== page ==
Article

Simultaneous Interpreting

Franz Pöchhacker

in The Oxford Handbook of Translation Studies

Published in print March 2011 | ISBN: 9780199239306
Published online September 2012 | | DOI: http://dx.doi.org/10.1093/oxfordhb/9780199239306.013.0020

Series: Oxford Handbooks in Linguistics

 Simultaneous Interpreting

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This article describes simultaneous interpreting (SI) with special regard to its historical development, the models drawn up to capture its underlying neurolinguistic and cognitive processes, and some of the major issues investigated in past and present research. Simultaneous interpreting is one of the basic modes in which the translational activity of interpreting can be carried out. It is characterized by its immediacy. Source and target language messages are typically in a natural language, in the spoken or signed modality, and essentially ephemeral, requiring immediate processing. The best-known and prototypical form of simultaneous interpreting is spoken-language SI in conference-like settings. SI has been at the heart of scientific interest in interpreting ever since its technology-based form and became widely adopted after World War II. It is studied with special regard to its neurolinguistic foundations and complex cognitive processes.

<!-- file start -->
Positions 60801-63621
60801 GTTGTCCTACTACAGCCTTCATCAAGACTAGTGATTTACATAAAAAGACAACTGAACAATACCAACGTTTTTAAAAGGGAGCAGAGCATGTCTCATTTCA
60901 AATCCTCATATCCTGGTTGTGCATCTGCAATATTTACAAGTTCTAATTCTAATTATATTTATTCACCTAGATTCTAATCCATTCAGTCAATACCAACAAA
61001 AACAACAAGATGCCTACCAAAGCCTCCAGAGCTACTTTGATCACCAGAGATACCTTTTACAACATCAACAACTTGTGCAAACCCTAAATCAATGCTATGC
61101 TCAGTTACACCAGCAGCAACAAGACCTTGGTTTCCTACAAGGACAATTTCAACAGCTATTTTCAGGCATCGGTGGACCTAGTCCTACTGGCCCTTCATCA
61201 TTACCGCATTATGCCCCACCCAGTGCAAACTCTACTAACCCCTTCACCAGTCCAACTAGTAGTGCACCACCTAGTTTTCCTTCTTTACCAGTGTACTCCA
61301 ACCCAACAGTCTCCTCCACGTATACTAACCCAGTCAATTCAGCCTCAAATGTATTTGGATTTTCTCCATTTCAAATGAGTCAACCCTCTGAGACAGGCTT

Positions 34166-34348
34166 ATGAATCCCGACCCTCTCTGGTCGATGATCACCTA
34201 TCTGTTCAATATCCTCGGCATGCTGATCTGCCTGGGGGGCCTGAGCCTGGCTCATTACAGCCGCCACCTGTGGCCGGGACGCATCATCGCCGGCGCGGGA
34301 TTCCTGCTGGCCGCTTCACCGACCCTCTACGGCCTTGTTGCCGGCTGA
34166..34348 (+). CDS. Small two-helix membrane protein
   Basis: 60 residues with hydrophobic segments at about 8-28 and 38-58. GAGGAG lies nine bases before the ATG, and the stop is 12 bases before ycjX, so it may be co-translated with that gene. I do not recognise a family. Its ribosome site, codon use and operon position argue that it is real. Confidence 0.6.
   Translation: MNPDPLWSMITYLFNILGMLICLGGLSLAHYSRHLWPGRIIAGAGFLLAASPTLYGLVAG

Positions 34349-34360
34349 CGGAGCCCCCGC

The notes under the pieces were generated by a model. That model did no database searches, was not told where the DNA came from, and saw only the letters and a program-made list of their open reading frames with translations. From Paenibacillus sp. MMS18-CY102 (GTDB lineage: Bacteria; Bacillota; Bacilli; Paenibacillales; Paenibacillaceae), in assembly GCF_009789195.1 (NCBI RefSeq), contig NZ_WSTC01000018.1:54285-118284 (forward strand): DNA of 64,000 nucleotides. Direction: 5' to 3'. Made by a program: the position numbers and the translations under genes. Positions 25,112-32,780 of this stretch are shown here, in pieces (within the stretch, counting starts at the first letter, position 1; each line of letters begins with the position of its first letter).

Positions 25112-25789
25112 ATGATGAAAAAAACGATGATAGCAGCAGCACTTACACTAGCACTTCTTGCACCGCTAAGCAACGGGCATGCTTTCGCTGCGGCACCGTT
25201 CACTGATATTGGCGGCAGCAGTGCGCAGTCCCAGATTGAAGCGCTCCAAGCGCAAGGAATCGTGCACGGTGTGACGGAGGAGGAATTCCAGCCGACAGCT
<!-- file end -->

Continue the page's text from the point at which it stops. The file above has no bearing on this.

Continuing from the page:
Keywords: simultaneous interpreting; cognitive processes; immediacy; ephemeral; neurolinguistic foundations; modality

Article.  7560 words. 

Subjects: Linguistics ; Translation and Interpretation

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